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Sun 8 Jul 2007 12:00 AM

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Keep them keen

Focussing on employee retention is one of the most important components of a human resources strategy, explains Jeff Ross.

Developing and implementing an effective hotel recruitment strategy is all very well, but how many organisations actually seriously focus upon employee retention, which is arguably the most important component of a resourcing strategy?

There are obvious benefits of effectively managing employee retention, and these are well documented academically. Reduced recruitment costs, reduced labour turnover percentages, higher workforce efficiency and competency, reduced training costs, higher customer satisfaction - it's all common sense really. For hospitality graduate recruitment, the issues and benefits of managing employee retention are magnified.

Generally speaking, it is likely that a higher level of training and time investment have gone into both the recruitment and induction of a graduate. Perhaps more importantly though, the benefits that can be gained by retaining and developing a graduate within a business, far outweigh the argument of cost.

Recruiters' perspective

Graduate recruitment remains a valuable yet relatively poorly managed recruitment segment within the international hospitality industry. Few companies have found the right strategy for understanding and managing effectively the diversity of talent that is eager and motivated to enter the workforce.

Understanding hospitality graduate expectations is a key component in ensuring effective management of this recruitment channel. Here complications arise.

The sheer diversity of international schools, universities, qualifications and of course students, means that it is hard to treat the topic in a generic fashion, and almost impossible to consider graduate expectations uniformly. Employers must therefore make more effort to understand the offerings of each educational establishment.

They should try to understand better what the finished (graduate) ‘product' variables look like.

The good news about this diversity is that it means that there are hospitality graduates in the market that look for entry level, supervisory and junior management roles.

No longer can we entertain the misconception that the hospitality graduate purely seeks a management position.

The following are some ‘musts' hotels need to provide:

• Ensure your salary and benefits packages are fair for the role and the experience of the graduate.

• Ensure the graduate has clearly defined personal objectives that are measurable and regularly appraised. Most graduates are used to environments where they receive high levels of performance feedback.

• Ensure the manager or supervisor of the graduate clearly understands the expectations of both the graduate and of the organisation employing the graduate.

• Give the graduate relevant, project-based tasks in addition to their daily role.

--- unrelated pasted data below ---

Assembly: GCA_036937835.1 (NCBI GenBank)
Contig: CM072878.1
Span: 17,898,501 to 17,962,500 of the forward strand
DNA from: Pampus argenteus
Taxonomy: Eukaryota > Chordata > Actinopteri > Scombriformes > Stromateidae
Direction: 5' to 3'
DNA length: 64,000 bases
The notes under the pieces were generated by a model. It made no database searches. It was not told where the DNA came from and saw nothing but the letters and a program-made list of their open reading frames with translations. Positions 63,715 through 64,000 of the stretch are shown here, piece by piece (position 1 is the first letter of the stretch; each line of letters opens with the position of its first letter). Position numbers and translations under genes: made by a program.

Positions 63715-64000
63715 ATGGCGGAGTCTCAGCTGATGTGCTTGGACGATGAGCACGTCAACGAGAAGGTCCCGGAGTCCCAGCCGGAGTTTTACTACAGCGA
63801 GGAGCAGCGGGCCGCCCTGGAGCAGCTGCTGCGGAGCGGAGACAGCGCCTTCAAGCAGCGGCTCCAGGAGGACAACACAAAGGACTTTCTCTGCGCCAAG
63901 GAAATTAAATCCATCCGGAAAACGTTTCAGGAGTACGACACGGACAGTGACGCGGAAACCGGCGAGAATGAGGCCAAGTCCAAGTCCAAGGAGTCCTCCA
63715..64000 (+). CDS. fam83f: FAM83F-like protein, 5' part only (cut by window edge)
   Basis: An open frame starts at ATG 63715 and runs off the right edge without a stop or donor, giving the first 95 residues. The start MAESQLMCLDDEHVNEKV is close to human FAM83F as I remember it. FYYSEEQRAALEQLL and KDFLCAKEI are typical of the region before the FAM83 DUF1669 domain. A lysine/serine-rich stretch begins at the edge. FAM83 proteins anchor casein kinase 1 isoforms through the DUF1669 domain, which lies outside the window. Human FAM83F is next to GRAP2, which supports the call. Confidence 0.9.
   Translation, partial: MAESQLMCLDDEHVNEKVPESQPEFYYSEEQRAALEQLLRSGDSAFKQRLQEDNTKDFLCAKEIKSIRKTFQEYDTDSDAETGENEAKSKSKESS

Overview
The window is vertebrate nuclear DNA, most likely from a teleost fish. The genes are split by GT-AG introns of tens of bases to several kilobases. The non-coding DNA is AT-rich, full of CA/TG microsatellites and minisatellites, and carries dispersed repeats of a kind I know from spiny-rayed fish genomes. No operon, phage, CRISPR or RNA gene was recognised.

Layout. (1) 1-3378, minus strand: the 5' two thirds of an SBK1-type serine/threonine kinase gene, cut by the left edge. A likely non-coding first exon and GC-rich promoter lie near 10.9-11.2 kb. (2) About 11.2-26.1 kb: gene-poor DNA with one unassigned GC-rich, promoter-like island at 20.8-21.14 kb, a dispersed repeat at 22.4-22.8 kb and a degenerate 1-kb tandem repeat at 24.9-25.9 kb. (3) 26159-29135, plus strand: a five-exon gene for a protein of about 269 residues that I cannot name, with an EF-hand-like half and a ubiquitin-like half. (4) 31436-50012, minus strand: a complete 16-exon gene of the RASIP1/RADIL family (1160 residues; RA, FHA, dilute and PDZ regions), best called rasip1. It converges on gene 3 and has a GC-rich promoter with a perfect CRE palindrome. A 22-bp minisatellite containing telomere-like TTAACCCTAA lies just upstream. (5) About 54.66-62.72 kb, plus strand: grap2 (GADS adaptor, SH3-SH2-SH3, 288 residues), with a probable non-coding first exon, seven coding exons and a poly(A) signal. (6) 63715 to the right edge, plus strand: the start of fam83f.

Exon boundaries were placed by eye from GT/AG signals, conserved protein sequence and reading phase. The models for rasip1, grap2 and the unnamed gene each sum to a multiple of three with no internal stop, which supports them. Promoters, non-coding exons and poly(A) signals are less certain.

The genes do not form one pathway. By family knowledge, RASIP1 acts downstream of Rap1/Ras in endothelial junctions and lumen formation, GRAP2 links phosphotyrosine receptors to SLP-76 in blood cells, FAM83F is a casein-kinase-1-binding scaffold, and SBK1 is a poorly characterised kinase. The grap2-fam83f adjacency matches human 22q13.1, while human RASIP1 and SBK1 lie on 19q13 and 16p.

• Ensure the early weeks of employment are very well structured, with plenty of contact with management personnel.

• Manage the long term career expectations of the graduate from the beginning via open, honest and realistic discussions and planning of how the graduate can progress in the organisation. Define what needs to be learned, experienced, and achieved before any future role can be realistically considered.

Employers' perspective

In a 2007 study by the Cornell School of Hotel Administration, Mövenpick Hotels & Resorts senior vice president human resources Henrik Mansson said "the industry's challenge is that only 30% of hotel school graduates stay in the industry two years after graduation".

"One solution against this low retention statistic is to provide entry-level roles in revenue management, conference and events management, finance and sales," he added.

"These are roles that capitalise upon graduate's strengths and education. Furthermore, hotels must understand that the key to retaining talented graduates is to offer - and deliver - individual development plans.

"As an industry we have to partner with hotel schools to ensure we understand what motivates students, and to help tailor hotel school curricula to the needs of the industry and the graduates."

It is refreshing to hear Mansson's views, and it is clear that those organisations who do invest time into implementing and managing effectively a graduate retention policy will reap the rewards.

Graduates' perspective

Recent Swiss hotel school graduate Tatiana Belyaeva said managerial jobs for graduates were rare.

"The current standard hotel internship and graduate programmes offer good exposure to the industry, but little chance to develop the applicant's managerial skills," Belyaeva explained.

"A generic issue that contributes to poor graduate retention in the hotel industry is that of the employee's working conditions.

"A graduate with a low salary, living in a poor quality staff house, working longer hours than in his or her contract, is likely to look around for other employers that offer better.

"Employers that have senior management who are interested in the development of their employees will always be seen as a favoured employer for hospitality graduates."

From a graduate perspective, frustrations are evident where employers do not consider the right way to manage and control their vocational expectations. Some want the earth, but most do not. The majority merely seek an element of recognition and discussion around what they may or may not be capable of, and what areas of development would benefit both graduate and employer.

Author info:

Jeff Ross is the managing director of Hospitality Graduate Recruitment in Switzerland. For further details contact jeff@h-g-r.com.

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